A sword-sized flyssa, showing the hilt and the widening of the blade around the point of percussion
TypeSword, Dagger
Place of originAlgeria
Service history
Used by Deylik of Algiers
Kingdom of Beni Abbas
Other Algerian tribes
WarsSeveral wars involving Central Maghrebi tribes and nations including:
Invasion of Algiers (1775)
Invasion of Algiers in 1830
French conquest of Algeria

The flyssa is a traditional edged weapon of Algeria produced and used during the 19th century and earlier.[1] It originates from the Kabyle Iflissen Lebhar tribal confederacy.


These weapons have blades of various sizes from 12 to 38 inches (30 to 97 cm), and can be classed as varying between long knives and full-sized swords. Whatever their size, flyssas are characterized by narrow, straight-backed, single-edged blades, which come to an acute point. The blades of sword-sized flyssas often widen gradually around the point of percussion, which enhances their cutting ability. The blades are often decorated with chiselled patterns, which are sometimes inlaid.[2]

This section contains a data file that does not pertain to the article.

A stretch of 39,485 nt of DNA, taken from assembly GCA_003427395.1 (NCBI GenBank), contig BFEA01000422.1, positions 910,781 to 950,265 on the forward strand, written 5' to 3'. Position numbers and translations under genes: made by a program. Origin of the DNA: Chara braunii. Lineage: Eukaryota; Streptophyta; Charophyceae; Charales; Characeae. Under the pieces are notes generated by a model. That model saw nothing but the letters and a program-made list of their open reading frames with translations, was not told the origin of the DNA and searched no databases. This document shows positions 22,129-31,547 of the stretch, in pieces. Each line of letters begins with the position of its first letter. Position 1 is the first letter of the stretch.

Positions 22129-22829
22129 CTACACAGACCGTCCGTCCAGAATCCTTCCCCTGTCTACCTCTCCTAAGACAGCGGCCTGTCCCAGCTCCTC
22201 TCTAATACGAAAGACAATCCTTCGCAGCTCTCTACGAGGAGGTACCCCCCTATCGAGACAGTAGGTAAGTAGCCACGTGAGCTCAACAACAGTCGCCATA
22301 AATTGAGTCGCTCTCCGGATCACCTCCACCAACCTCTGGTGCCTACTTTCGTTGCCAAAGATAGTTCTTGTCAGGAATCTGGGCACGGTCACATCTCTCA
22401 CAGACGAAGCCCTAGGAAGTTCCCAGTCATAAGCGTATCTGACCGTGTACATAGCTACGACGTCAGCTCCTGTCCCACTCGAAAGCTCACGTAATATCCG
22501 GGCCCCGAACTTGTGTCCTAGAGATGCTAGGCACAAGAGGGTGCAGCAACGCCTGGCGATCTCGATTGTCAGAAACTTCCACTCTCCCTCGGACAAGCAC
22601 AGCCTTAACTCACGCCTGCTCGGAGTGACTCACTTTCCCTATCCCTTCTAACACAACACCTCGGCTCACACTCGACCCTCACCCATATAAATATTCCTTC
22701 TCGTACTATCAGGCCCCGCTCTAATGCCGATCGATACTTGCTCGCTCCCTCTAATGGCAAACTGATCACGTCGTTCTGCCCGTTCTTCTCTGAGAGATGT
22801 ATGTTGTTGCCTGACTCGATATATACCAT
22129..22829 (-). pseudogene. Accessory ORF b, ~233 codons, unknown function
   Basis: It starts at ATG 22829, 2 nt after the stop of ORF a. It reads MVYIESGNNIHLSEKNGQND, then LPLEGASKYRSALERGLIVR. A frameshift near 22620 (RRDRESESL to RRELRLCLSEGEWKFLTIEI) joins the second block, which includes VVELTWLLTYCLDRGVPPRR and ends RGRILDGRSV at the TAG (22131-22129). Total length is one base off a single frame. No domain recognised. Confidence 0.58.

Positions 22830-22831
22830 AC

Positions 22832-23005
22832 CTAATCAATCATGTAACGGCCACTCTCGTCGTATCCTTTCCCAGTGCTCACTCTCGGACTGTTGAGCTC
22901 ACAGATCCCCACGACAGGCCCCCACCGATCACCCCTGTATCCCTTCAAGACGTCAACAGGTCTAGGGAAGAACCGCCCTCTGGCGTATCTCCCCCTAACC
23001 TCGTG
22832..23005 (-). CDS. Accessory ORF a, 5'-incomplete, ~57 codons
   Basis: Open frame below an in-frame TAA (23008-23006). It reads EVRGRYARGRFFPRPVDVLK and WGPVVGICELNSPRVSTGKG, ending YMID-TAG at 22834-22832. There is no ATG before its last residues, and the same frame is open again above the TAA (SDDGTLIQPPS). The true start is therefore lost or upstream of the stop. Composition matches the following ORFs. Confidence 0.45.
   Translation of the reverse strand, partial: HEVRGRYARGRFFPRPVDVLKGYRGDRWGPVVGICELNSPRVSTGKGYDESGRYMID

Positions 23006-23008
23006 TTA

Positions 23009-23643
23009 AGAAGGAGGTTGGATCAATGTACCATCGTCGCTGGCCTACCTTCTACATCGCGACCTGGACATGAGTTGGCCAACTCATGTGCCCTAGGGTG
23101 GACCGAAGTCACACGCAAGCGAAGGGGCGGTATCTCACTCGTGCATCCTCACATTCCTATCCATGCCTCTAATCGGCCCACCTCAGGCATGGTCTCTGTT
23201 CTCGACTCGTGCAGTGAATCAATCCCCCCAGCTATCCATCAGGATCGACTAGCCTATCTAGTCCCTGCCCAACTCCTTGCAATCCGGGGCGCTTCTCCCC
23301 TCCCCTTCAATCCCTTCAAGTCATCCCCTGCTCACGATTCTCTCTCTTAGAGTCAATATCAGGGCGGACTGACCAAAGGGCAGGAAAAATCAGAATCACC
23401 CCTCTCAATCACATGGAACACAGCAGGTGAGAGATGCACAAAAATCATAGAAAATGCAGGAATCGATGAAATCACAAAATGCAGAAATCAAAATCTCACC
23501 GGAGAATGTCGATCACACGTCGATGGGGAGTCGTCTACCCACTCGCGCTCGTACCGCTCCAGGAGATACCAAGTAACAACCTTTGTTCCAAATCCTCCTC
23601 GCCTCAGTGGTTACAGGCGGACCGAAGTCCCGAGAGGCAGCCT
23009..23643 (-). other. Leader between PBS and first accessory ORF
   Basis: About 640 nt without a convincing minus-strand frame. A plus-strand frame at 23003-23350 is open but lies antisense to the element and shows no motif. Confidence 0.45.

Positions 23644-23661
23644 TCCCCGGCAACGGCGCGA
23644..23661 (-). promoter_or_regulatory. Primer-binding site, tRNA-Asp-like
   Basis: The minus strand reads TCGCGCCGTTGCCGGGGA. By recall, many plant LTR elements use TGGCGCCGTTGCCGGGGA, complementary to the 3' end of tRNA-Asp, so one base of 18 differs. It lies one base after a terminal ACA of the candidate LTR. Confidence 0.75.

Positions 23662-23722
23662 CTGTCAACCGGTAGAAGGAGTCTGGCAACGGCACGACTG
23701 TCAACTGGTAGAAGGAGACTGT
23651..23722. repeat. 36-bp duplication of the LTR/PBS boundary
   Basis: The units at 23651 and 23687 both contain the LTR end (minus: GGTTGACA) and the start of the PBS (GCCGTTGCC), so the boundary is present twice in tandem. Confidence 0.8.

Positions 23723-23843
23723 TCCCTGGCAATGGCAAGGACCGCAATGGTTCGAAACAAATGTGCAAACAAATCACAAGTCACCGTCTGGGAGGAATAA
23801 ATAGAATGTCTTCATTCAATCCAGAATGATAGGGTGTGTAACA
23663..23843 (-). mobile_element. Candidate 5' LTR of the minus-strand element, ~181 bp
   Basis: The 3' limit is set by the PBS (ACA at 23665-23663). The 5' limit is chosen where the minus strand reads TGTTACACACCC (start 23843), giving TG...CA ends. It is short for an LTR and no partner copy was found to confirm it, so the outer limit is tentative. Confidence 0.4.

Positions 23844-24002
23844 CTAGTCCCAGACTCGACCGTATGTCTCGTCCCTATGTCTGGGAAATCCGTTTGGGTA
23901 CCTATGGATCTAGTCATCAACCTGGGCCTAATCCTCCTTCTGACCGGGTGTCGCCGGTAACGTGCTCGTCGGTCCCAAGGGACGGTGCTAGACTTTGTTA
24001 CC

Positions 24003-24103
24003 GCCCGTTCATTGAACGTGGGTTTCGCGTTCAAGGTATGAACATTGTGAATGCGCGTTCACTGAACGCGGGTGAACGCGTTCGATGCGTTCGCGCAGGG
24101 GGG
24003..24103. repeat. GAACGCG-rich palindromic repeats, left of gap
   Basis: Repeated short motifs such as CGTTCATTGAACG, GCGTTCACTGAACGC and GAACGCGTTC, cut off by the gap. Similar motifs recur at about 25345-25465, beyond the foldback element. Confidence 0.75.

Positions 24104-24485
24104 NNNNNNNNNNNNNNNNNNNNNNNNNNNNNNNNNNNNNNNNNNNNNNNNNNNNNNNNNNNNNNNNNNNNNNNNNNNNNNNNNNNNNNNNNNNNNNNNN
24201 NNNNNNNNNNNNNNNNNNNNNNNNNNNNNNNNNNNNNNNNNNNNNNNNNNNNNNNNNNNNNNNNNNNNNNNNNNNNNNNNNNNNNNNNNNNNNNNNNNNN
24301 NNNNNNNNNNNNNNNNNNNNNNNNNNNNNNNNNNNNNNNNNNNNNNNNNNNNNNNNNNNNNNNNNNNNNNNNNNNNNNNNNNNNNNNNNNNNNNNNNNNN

The hilt has no guard and the junction between blade and hilt is made by a metal bolster. The distal part of the hilt is almost always of wood covered with brass, usually decorated with repoussé and chasing, and has a characteristic downturned projection forming the snout of a stylised animal head at the 'pommel' end (though the pommel and grip are made in a single piece - the identity of the animal is unknown, with dog, camel and chimaera all being suggested).[2]


The blade's name (Flyssa) was given by the French based on the name of the tribe which it originated from (Iflissen). In pre-colonial times, the sword was called "Ajenwi" which means 'knife' in The Berber Kabyle Dialect also a word derived from the name of the city of Genoa from which the blades which were used in its manufacture were imported from or the term "Asekkin" from Arabic ("Sekkine").[citation needed]


  1. ^ Stone, George Cameron (1999). A Glossary of the Construction, Decoration and Use of Arms and Armor: in All Countries and in All Times. Courier Dover Publications. p. 234. ISBN 0-486-40726-8.
  2. ^ a b Evangelista, N. (1995). The Encyclopedia of the Sword. Greenwood Publishing Group. p. 254.